Trip Recap

Fred Roberts spearheaded another fire-follower excursion, this one near the international border. Our actual tour guide was Don Martin, U.S. Fish and Wildlife Service. Other experts accompanying us were Dave Bramlet and Vince Scheidt. The presence of these seasoned botanists led to Celia Kutcher’s astute field trip observation: when there is one expert, his or her authority goes unquestioned. The presence of two leads to a debate. When there are three (or more) experts, the group is challenged to hike past the first plant specimen. 

We did go far enough—at several different locations—to see a rich variety of the local flora. My favorites included Állium praecox (Early Onion), Antirrhìnum nuttallianum (Nuttall’s Snapdragon), Calandrínia breweri (Brewer’s Calandrinia), Crássula connata (Pygmyweed), Lepidium lasiocarpum var. lasiocarpum (Sand Peppergrass), Pentachaeta aurea (Golden-Ray Pentachaeta), Lepechínia ganderi (Gander’s Pitcher Sage), Pediculàris densiflóra (Indian Warrior), Phacèlia grandiflora (Giant-Flower Phacelia) and Zigadènus fremóntii (Fremont’s Camas).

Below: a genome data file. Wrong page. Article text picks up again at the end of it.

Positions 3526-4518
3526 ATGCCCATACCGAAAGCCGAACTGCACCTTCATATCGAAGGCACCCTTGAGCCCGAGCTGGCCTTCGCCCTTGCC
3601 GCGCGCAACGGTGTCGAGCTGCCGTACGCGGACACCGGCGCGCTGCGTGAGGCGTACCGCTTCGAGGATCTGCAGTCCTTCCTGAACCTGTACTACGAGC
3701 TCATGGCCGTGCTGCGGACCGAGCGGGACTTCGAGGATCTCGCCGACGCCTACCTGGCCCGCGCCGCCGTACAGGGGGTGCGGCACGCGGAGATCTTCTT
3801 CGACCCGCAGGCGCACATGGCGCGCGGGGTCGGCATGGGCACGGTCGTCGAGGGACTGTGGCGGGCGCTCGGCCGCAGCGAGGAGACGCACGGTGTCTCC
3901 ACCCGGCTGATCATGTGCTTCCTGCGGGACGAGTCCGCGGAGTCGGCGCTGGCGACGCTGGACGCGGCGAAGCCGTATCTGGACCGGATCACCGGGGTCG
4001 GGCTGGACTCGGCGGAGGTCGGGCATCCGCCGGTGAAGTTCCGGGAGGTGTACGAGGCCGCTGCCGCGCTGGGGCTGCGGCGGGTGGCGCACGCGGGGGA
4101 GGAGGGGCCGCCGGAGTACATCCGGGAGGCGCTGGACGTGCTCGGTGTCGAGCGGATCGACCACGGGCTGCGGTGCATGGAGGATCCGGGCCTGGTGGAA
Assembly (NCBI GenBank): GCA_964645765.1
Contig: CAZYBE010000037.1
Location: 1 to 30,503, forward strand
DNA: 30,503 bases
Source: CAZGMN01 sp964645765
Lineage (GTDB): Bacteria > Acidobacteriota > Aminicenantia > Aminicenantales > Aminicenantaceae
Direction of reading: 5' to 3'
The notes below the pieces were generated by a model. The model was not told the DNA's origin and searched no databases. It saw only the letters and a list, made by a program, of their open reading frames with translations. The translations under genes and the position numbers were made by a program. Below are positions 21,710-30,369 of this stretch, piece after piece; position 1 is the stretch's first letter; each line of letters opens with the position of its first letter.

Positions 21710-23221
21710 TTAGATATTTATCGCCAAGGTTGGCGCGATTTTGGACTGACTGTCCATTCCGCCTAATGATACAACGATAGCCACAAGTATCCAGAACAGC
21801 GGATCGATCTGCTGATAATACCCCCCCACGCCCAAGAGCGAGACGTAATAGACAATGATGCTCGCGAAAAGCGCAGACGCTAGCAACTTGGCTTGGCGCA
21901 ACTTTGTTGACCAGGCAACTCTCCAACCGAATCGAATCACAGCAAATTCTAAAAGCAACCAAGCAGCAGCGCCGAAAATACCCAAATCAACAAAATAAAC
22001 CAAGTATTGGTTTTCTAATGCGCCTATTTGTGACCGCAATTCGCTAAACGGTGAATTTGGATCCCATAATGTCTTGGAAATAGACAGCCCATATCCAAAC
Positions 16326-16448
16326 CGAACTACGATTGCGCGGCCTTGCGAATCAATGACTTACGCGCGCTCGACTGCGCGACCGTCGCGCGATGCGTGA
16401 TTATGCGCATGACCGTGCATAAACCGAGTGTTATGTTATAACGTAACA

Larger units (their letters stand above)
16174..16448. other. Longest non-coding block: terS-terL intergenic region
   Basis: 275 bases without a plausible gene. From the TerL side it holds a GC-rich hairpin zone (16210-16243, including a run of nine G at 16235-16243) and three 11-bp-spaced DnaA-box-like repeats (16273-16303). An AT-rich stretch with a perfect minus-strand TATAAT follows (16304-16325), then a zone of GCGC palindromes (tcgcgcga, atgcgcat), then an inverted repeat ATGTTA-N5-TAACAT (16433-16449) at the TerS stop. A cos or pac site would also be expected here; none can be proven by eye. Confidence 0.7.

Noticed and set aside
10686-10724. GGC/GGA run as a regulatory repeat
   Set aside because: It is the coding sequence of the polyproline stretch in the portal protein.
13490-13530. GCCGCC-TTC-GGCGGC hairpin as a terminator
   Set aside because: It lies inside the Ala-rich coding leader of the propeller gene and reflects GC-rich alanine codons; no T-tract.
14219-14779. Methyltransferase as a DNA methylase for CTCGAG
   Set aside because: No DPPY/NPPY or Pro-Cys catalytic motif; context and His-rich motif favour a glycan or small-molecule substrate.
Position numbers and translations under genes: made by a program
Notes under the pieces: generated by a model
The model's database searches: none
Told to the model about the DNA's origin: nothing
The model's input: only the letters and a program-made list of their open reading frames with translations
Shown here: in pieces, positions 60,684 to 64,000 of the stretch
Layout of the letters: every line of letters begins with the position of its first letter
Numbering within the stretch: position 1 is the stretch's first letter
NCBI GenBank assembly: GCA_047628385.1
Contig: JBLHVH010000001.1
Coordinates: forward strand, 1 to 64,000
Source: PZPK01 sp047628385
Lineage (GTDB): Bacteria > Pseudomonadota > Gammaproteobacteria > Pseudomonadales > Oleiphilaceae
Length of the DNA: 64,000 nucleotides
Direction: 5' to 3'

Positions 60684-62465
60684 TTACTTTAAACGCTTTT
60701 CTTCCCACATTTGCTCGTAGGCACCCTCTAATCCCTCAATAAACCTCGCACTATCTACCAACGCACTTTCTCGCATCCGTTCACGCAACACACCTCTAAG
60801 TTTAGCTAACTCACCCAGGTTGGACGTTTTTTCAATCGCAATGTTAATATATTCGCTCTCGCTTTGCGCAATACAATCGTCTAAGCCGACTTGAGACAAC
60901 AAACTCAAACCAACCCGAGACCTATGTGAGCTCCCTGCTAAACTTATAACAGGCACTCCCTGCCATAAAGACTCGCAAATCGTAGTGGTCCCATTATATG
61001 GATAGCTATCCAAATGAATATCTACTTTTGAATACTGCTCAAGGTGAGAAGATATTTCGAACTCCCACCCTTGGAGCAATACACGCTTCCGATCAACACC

Plant List

Állium praecox (Early Onion) 
Antirrhìnum nuttallianum (Nuttall’s Snapdragon) 
Calandrínia breweri (Brewer’s Calandrinia) 
Crássula connata (Pygmyweed) 
Lepidium lasiocarpum var. lasiocarpum (Sand Peppergrass) 
Pentachaeta aurea (Golden-Ray Pentachaeta) 
Lepechínia ganderi (Gander’s Pitcher Sage) 
Pediculàris densiflóra (Indian Warrior) 
Phacèlia grandiflora (Giant-Flower Phacelia) 
Zigadènus fremóntii (Fremont’s Camas)